Duke Energy has thrown consumers under the proverbial (electric) bus to make their operations carbon neutral by 2050. As a result, electricity prices in North Carolina may increase by 19% over the next three years.

The company’s president, Lynn Good, receives more than $20 million annually in compensation financed in part by ensuring that consumers lower their carbon emissions.

Following the 2021 enactment of the Energy Solutions for North Carolina Act, the vertically integrated Duke Energy is attempting to decarbonize the Tar Heel State by 70% by 2030 and fully decarbonize by 2050. This misguided initiative will force everyday families to subsidize a complete overhaul of the state’s power grid at a total cost approaching $160 billion.

The North Carolina Utilities Commission report and Chapter 4 of Duke’s 2023 Carolinas Resource Plan encourage the exploration of using dynamic rate designs in order to raise prices just when consumers need to use power the most. Essentially, the plan would increase the prices for power in the dog days of summer and the depths of winter. Even everyday activities such as cooking dinner, watching a TV show, or doing the laundry in the late afternoons and evenings could be subject to rate increases.

Duke’s exclusive focus on environmental, social, and governance nonsense has led it to shut down 56 coal-powered generators since 2010. The company has abandoned meritocracy and has mandated that a quarter of its workforce be women and people of color, irrespective of ability. Additionally, it wants to reduce customer energy consumption by 24,000 gigawatt hours and lower peak summer demand by 7,000 megawatt hours by 2025.

This focus on fake frugality over providing value can already be seen in its corporate history.

Duke announced it would pay more than $200 million to clean up its leeched toxic coal waste that spilled into ground water in Indiana, but subsequently tried to illegally and retroactively raise rates on the very consumers it harmed to pay for it. Additionally, Duke shut off power to more than half a million residents of North Carolina on Christmas Eve of 2022. No warnings were given when it took 1,300 megawatts of coal and natural gas capacity offline, ruining many family gatherings as temperatures fell to the low single digits.  

The North American Electric Reliability Corp. warned Duke and other operators in the South in its 2018 report that these power plants needed to be weatherized properly. Additionally, the largest factor leading to outages was Duke’s failure to purchase dedicated or firm gas supplies for Christmas Eve, the exact issue a 2019 report from the American Petroleum Institute addressed.

Perhaps Duke—which employs more than 26,000 people and serves almost 10 million customers with natural gas and more than 50,000 megawatts of electricity in North and South Carolina, Florida, Indiana, Kentucky, Ohio, and Tennessee—should refocus its efforts on providing electricity, rather than virtue signaling.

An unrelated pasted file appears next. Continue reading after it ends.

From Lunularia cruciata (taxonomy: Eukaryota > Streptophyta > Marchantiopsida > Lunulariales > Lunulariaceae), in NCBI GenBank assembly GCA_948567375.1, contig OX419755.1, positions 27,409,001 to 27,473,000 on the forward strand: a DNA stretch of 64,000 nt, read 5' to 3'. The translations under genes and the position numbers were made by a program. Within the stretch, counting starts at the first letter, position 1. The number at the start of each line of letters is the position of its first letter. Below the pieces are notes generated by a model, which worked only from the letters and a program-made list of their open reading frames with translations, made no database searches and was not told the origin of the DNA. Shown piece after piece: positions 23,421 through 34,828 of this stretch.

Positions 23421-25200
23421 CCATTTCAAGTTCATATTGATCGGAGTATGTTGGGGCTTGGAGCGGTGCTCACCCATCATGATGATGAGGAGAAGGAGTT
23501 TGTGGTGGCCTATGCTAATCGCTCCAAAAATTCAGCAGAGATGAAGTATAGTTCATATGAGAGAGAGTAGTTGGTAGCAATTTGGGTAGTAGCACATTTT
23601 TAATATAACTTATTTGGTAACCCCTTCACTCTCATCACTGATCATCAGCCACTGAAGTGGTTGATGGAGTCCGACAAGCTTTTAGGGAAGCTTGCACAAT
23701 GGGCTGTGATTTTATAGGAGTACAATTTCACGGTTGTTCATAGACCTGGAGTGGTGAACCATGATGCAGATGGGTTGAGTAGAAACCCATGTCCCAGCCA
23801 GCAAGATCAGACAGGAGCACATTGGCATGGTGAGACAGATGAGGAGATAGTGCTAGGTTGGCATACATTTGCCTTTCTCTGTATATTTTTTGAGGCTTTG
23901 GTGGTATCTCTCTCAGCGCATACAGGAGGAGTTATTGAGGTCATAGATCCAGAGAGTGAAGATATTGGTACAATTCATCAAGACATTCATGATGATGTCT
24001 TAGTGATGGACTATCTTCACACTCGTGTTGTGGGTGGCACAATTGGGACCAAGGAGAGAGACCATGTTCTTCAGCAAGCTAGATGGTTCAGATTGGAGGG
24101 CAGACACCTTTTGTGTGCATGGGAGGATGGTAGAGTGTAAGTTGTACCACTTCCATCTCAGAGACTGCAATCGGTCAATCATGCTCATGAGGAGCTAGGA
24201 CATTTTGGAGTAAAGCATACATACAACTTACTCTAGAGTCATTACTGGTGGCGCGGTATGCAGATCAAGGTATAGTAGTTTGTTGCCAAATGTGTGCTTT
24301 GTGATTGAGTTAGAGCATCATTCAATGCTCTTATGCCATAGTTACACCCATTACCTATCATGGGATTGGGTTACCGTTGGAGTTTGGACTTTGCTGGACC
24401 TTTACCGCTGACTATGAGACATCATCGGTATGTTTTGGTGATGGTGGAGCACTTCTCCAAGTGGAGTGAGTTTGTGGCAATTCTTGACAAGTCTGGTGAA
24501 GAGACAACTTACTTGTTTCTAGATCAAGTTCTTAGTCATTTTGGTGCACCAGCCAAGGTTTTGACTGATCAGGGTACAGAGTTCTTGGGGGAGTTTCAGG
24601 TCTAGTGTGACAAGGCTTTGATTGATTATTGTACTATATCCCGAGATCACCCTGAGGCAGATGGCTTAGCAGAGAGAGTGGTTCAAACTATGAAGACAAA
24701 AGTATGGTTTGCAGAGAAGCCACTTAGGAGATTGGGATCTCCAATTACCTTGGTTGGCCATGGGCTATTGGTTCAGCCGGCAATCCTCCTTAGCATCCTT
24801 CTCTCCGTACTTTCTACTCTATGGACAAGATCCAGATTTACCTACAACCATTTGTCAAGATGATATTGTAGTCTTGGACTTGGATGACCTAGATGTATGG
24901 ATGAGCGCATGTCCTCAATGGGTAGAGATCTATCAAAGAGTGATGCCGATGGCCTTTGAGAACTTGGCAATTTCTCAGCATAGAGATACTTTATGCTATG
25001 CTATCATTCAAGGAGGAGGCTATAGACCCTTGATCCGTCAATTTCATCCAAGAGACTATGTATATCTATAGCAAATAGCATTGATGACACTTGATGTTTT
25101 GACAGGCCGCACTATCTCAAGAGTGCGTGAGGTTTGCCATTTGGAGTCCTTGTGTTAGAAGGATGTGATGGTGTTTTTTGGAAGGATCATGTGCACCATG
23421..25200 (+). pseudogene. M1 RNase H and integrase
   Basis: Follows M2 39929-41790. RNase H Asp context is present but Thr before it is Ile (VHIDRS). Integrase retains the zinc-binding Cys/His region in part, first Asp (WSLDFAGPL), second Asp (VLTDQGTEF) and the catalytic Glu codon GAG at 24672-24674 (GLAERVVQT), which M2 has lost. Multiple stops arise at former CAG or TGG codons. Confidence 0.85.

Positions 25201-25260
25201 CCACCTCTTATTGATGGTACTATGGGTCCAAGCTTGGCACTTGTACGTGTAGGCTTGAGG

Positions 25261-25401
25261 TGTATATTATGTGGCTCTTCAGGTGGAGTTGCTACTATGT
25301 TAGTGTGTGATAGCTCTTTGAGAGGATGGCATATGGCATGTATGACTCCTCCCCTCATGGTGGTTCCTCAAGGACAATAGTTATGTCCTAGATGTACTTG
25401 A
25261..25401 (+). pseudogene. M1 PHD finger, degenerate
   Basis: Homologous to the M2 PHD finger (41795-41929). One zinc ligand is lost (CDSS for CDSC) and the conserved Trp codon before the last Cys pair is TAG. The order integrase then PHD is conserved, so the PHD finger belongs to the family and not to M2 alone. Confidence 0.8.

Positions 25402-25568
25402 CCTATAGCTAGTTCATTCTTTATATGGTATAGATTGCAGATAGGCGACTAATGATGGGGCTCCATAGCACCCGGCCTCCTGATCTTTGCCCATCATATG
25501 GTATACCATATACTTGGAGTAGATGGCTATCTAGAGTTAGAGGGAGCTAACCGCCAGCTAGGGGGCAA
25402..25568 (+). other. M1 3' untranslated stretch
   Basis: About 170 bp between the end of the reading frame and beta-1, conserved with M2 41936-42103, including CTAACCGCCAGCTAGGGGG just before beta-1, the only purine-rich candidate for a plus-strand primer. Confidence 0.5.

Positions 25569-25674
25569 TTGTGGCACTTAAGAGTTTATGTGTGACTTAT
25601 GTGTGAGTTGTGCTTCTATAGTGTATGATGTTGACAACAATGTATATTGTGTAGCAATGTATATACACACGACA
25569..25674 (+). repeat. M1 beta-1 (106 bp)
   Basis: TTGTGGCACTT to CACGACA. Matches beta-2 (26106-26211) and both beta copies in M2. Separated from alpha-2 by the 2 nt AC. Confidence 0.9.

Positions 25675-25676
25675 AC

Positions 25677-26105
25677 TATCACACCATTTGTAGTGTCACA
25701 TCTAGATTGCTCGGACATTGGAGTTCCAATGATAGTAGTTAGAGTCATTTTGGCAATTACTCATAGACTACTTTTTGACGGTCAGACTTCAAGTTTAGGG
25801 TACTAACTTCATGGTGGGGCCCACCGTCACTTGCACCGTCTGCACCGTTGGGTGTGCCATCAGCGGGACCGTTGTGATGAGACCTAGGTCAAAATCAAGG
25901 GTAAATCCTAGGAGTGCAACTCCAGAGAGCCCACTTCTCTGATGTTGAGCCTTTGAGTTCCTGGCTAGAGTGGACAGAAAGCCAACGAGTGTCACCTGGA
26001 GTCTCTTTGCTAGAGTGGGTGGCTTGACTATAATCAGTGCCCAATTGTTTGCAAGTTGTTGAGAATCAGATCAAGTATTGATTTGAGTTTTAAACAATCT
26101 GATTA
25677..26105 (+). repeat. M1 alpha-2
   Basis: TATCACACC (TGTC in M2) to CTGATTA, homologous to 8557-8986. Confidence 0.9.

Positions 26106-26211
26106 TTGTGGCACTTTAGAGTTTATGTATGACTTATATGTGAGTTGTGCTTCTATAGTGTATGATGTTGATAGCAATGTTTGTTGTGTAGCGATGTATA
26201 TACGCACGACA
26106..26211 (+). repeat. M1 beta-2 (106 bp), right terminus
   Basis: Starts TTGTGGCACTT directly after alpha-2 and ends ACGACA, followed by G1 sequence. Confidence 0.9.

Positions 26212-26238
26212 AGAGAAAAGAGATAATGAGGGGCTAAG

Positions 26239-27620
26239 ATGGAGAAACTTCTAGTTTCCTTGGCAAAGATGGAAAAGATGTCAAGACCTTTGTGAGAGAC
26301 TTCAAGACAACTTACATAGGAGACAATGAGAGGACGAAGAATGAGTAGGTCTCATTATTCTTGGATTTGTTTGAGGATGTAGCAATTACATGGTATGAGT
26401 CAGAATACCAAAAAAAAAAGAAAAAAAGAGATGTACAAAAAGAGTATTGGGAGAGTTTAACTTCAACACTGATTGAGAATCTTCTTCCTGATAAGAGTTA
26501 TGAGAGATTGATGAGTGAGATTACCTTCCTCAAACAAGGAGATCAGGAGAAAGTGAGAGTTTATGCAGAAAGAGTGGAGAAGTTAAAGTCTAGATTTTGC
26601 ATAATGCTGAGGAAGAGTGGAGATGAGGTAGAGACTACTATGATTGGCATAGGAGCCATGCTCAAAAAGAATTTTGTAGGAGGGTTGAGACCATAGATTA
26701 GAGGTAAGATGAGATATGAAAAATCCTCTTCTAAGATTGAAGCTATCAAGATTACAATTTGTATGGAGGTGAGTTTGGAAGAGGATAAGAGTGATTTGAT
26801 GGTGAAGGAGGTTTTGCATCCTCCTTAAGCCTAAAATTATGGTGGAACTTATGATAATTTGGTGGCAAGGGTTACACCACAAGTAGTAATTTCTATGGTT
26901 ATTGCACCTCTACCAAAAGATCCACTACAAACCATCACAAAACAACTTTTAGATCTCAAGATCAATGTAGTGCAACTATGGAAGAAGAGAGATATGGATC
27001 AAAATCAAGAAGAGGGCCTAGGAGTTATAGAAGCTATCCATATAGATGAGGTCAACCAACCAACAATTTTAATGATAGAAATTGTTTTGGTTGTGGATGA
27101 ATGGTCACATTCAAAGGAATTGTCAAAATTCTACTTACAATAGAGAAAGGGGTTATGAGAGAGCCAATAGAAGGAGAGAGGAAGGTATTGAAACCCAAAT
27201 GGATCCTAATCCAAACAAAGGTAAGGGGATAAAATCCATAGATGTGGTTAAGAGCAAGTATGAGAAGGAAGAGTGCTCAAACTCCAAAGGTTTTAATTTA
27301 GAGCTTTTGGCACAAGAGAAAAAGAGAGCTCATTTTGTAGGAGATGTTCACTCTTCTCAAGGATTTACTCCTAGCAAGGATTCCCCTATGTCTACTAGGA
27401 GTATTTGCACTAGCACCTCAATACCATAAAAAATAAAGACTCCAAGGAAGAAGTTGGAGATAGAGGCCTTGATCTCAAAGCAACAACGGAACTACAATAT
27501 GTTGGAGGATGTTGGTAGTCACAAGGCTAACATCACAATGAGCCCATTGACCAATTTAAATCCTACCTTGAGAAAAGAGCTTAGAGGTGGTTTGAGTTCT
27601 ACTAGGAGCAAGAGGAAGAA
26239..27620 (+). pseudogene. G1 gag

With an annual profit of $2.56 billion in 2022, Duke has ample resources to stabilize the grid without raising rates.

Instead, the quest to decarbonize North Carolina would cost between $140 billion and $160 billion through 2050, according to the John Locke Foundation’s analysis of Duke’s various carbon plans. The plans’ overemphasis on solar and wind and on unrealistic pricing of hydrogen come at the expense of “reliable, dispatchable power plants that would decarbonize at the lowest possible cost.”

Perhaps Duke is even aware of this, as it is trying to sell off its unregulated renewables division to Brookfield Renewable, which explicitly assumes carbon pricing in its investment process, despite the cost of carbon being far from settled. However, Duke is still pushing forward with its $150 million lease of the Carolina Long Bay for an offshore wind farm that will have the same inefficiencies, ecological damage, and tourism-destroying effects as New Jersey’s.

Even if the entire United States halted all fossil fuel emissions right now, global temperatures would only decline by 0.02 of a degree Celsius by the year 2100.

Despite the math not being in their favor, Democrats have weaponized ESG by imposing corporate environmental and social policy on companies that then in turn lobby legislatures, such as North Carolina’s, for decarbonization and massive tax subsidies.

Furthermore, the Federal Reserve has been indirectly backing the ESG wokeness that has pervaded corporate America, potentially leading to another banking crisis. North Carolina should repeal its law and join the ranks of the 31 state attorneys general who stand against woke investing.

Instead of continuing down the ESG path, North Carolina should take a page from South Carolina and explore electricity market reform.

The Brattle Group’s report for South Carolina suggested making a Southeast Transmission Organization with North Carolina and other Southern states to save each customer between $115 and $187 annually. Additionally, the benefits for South Carolina adopting such competitive investment reforms could be as high as $370 million a year if the state fully participates. Other states, such as North Carolina, could also see similar benefits, and it would further stabilize every state’s power grid. 

If North Carolina wants to strengthen its economy and serve its residents, the state should deregulate the electricity market and foster a business culture encouraging economic development, regardless of ideology.

Renewables projects and their storage capacities that are economically viable should be able to compete against other sources without $160 billion in state subsidies or making consumers pay for the energy transition.

Certainly, North Carolina should not support policies that make electricity increasingly unaffordable to its residents and push them into poverty.

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